The night's sixth
meet record came in the 400-meter hurdles when Ohio State's Glenn Davis
finished strong to pull away from the Texas freshman, Eddie Southern, over the
last two hurdles to win in a time of 50.9 and leave Defending Champion Josh
Culbreath back in fourth place. Saturday they started in all over again. Sowell
soundly beat those who dared to challenge him, including Whitfield and
Spurrier, by half a dozen yards in 1:47.6. Horace Ashenfelter, surprise victor
over his foreign foes in the 3,000-meter steeplechase at Helsinki, appeared
ready to go after it again with a front-running time of 9:04.1, some nine
seconds better than the record set by Harold Manning way back in 1934. And
Courtney ran down Jenkins with a tremendous stretch drive which took a 10th of
a second off one of the best AAU records in the books, the 45.9 turned in by
Herb McKenley in 1948.
There were the
surprises too. Baker and Stanfield proved that Morrow would have no easy time
in the 200 meters by running one-two in 20.6 and equaling the American record
around a turn. And not the least surprise was in the one event on the program
which served as a final Olympic tryout, the 10,000-meter run. USC's chunky
little sophomore, Max Truex, once noted for having set the national
interscholastic mile record but in recent weeks noted chiefly for his inability
to even finish a race, came through with a blazing kick to speed away from the
field. The other two to make the plane were Dick Hart, the defending champion,
and Gordon McKenzie, veteran of the New York Pioneer Glub. But, as in the 1,500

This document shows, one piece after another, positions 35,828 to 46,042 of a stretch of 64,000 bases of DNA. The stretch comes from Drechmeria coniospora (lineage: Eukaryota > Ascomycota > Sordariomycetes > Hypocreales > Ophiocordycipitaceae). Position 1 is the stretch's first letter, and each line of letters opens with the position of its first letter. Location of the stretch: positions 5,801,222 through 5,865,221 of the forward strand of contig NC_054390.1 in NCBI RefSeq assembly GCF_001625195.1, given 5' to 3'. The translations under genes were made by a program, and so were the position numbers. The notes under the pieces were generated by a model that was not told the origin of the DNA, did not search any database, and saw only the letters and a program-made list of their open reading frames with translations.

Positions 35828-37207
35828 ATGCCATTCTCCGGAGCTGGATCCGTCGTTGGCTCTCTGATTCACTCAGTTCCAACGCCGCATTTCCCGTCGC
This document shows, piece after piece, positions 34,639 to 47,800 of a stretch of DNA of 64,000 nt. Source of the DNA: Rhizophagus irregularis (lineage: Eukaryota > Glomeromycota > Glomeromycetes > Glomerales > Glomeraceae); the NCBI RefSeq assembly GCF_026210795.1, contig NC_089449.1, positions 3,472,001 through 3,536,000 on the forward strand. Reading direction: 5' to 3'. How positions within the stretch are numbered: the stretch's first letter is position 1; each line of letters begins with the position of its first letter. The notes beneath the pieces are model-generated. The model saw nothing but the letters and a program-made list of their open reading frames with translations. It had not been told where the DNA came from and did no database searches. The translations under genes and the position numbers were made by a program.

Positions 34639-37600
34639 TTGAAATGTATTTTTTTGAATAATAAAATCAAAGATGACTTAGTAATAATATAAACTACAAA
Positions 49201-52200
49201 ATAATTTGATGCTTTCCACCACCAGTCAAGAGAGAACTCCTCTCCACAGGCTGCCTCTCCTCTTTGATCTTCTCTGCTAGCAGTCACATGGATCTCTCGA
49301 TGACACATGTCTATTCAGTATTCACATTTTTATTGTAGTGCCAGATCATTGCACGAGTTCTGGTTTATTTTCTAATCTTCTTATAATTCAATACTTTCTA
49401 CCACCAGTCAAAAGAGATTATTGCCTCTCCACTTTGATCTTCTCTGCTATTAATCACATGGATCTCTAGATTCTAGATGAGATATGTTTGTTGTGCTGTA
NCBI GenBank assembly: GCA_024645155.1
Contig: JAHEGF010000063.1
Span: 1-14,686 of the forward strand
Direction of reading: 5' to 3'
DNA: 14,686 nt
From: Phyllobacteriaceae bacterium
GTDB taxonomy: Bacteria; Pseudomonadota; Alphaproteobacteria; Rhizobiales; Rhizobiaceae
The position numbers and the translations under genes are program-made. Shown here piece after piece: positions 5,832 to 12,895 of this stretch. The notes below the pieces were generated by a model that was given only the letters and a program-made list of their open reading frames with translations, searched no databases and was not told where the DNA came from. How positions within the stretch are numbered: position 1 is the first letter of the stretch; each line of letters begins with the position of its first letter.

meters (won by another surprise named Jerome Walters in 3:48.4 over Fred Dwyer,
America's 4:00.8 miler) and in the 5,000 meters (Hart, 14:47.4), the time
turned in by Truex (30:52.0) was hardly startling by international standards.
Asked where they thought Dave Stephens, the Australian six-mile record holder,
would have been at the finish of Friday night's race, the visiting Aussie press
corps merely smiled in unison and answered, "Home in bed and
There were almost
as many surprises as new records. In addition to Calhoun and Bantum and Walters
and Truex, Ron Drummond beat both Gordien and O'Brien with his discus throw of
180 feet 3 inches and tacked the AAU title to the NCAA championship he won a
week before; Ernie Shelby went almost a foot past his previous best when he
broad-jumped 26 feet 1� inches while Greg Bell, the recent NCAA champion as
well as defending AAU titleholder, could salvage only a tie for third.
And, as everyone
had known there would be, there were the tragic moments too. Sime, for one,
sitting on the sidelines and watching others run. Lindy Remigino, for
another—the 1952 Olympic 100-meter champion trailed Morrow when the young Texan
ran his world-record-equaling heat, and then failed altogether to qualify for
the Olympic Trials, although he did slip in later in the 200 meters. And Jim
Golliday, who didn't make it in either one, in fact didn't even bother to try
for the 200 meters after running a miserable sixth and last in the first heat
of the 100 semifinals; Jim Golliday, one of the finest sprinters of all time
who shares the world record of 9.3 for 100 yards and, because of an injured leg
muscle much like the one he has had all year, failed in the same way to qualify
back in 1952. Now he will probably never make it, and his bad luck saddens all
In fact if there
was anything disappointing about the entire show, it centered around the 400
and 800 meters—and how can you be disappointed over times like 45.8 and 1:47.6.
But everyone was a little unhappy that the world's three ranking 400-meter men,
Jones, Lea and Mashburn, decided to pass up their event at Bakersfield because
they had already qualified in an earlier meet.
But probably they
were concerned only with getting a little rest before heading for the Coliseum.
As the queen told Alice, to really get somewhere there, they are going to have
to run at least twice as fast as that.